On Wednesday night, the Denver Nuggets were gearing up for their third game of Las Vegas Summer League. Denver was set to take on Jordan Poole the Golden State Warriors as Denver came in looking for their second win in three tries.
As the Nuggets blew a 12-point lead, it become obvious that there is not much value in recapping a summer league game, but that there were important trends that had began to develop. Instead of a traditional post game article, let’s dive into those trends.
As Summer League has progressed, the game has slowed down for Vanderbilt and his performance on Wednesday night was no different.
Vanderbilt was grabbing rebounds, pushing the ball up the court, throwing dimes to teammates, and adding his infectious energy to the equation every second he was on the floor.
Still, for all of Vanderbilt’s flashes of brilliance, there were just as many head-scratching moments.
The simple truth is that Vanderbilt is still incredibly raw. His offensive touch has a long ways to go as does his ability to stretch the floor. Until those two skills improve, his ability to handle the basketball and create for his teammates will be minimized. Defensively, his physical skills have shined. His explosive athletic ability has returned since suffering a stress fracture in his foot at Kentucky and his mobility is obvious to all who see him play, but he was a step slow mentally and was jittery when defending on the perimeter.
There is no doubt that Vanderbilt has incredible upside. He has shown he is both quick and strong enough to potentially defend four positions. He is an unrelenting rebounder on both ends of the floor. His handle is tight and his vision is advanced.
But even with that being said, it is clear that Vanderbilt is not ready for a full role with the Nuggets next season which is likely a contributing reason for Denver’s acquisition of Jerami Grant.
Denver still thinks highly of Vanderbilt and his performance against the Warriors is just more evidence why. He finished with 20 points on 8-of-15 shooting to go with 17 rebounds and three assists. He did have six turnovers, but also had three steals.
His play at summer league has made it apparent that his growth will take patience and time.
For better or worse, Brandon Goodwin has taken ahold of the Nuggets Summer League team
Goodwin has had himself a strong individual Summer League so far is some ways and an abysmal showing in others.
After being on a two-way contract with the Nuggets last season, Goodwin spent most of his time in the G-League where he stuffed the stat sheet. After a successful season in the G-League, Goodwin was looking to continue that trend in Las Vegas.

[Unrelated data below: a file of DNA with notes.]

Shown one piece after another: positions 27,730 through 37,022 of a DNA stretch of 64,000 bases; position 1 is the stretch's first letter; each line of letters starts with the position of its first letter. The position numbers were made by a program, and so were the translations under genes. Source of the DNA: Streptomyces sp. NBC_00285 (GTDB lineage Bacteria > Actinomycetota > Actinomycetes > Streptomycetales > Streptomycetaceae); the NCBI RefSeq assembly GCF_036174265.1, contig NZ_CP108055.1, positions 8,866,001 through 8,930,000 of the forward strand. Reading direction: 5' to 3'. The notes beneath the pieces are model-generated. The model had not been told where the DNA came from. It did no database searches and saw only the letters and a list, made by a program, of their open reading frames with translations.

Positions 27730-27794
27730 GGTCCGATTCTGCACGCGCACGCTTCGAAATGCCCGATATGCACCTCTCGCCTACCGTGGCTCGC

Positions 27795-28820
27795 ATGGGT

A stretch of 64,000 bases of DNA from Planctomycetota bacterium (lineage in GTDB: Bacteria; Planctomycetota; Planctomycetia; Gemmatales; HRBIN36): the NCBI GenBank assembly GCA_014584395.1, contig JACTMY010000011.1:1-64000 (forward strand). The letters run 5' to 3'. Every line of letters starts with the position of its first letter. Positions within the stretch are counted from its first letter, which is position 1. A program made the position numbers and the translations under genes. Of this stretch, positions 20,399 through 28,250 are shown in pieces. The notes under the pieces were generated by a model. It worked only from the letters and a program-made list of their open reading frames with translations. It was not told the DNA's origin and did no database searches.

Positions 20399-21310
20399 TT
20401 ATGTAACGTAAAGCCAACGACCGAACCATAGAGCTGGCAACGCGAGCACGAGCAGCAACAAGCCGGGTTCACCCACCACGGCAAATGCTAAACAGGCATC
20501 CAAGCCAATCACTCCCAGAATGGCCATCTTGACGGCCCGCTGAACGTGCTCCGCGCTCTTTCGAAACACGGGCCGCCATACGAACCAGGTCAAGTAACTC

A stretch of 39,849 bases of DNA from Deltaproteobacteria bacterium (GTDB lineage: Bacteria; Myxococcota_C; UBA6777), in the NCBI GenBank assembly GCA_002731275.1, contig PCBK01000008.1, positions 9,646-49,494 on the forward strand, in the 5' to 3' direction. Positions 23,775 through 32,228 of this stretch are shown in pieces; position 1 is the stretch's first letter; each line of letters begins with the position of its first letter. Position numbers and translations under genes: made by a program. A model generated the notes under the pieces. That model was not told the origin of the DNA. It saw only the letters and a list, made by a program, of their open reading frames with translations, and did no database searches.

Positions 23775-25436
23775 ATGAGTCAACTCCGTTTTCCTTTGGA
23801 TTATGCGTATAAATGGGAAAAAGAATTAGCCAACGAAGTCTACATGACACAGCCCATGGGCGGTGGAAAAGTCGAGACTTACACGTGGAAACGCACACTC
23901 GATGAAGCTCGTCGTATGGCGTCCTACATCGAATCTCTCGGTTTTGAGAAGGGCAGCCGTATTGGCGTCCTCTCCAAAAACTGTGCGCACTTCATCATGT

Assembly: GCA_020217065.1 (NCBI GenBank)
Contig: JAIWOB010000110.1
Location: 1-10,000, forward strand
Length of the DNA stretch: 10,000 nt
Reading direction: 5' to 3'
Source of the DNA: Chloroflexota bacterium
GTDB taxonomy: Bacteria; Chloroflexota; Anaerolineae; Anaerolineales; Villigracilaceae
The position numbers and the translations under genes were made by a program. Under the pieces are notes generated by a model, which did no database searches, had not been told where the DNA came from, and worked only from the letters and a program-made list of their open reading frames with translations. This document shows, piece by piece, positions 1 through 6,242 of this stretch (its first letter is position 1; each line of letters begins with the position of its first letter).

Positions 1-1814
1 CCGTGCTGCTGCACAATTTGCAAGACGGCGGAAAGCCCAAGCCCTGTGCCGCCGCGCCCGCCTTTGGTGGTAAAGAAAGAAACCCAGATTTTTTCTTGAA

He had a strong game on Tuesday night, but Goodwin followed it up with his worst performance of Summer League. He was only able to muster eight points on 11 shots in 27 minutes and was the main reason for Denver’s 12-point collapse in the fourth quarter. His effort fell off a cliff on defense as he allowed Jordan Poole to blow by him over and over again.
Goodwin has looked like a legitimate NBA player at points and completely lost in other moments. Consistently is going to be key for him going forward, but he has failed to show growth in that category in Las Vegas so far.
Vlatko Cancar continues to prove that he belongs
All Summer League long, Cancar has continually made the right decision on both ends of the floor. He has not attempted to play outside of himself, but has made a point to find his spots and showcase his skill level.
In Denver’s three summer league games, Cancar has not been a big statistical producer, but that does not mean his play has been a negative. He has kept the ball moving, made plays for others and has never stopped the ball unnecessarily. Cancar has defended with intensity and thrived in a team construct. Oh, and he has launched and knocked down 3-pointers with ease.
Simply stated, Cancar looks ready for the NBA. He is everything the Nuggets need in a wing player to provide depth. Cancar is a combo-forward who has a very high-IQ on both ends of the floor, can hit 3-pointers, knows when to get out of the way, but also knows how to put himself and his teammates in advantageous situations. Cancar is extremely unlikely to make mistakes, but will fill his role to the best of his ability.
If Cancar does not end up with one of the last two roster spots on the Nuggets roster, it would be a surprise to many.
Thomas Welsh gets the night off (mostly)
This is not a trend, but deserves mentioning to avoid confusion.
When the starting five was announced, there was a notable absence — Thomas Welsh.
Later on, it came to be known that there was no injury holding Thomas back. His removal from the starting five was just to allow for others players to log some extended playing time.
Welsh did play a quick four-minute spurt, but after that he never re-entered the court. In those four minutes, Welsh had two points and two rebounds.
In his place, the Nuggets got a better look at Vanderbilt as a center and Cancar as a power forward which is important considering that each of them may end up needing to fill in at those respective positions during the Nuggets regular season.
Additionally, there is no reason to risk Welsh’s health. Denver knows exactly who he is as a player and as a teammate.
Welsh’s absence had nothing to do with his play or his health.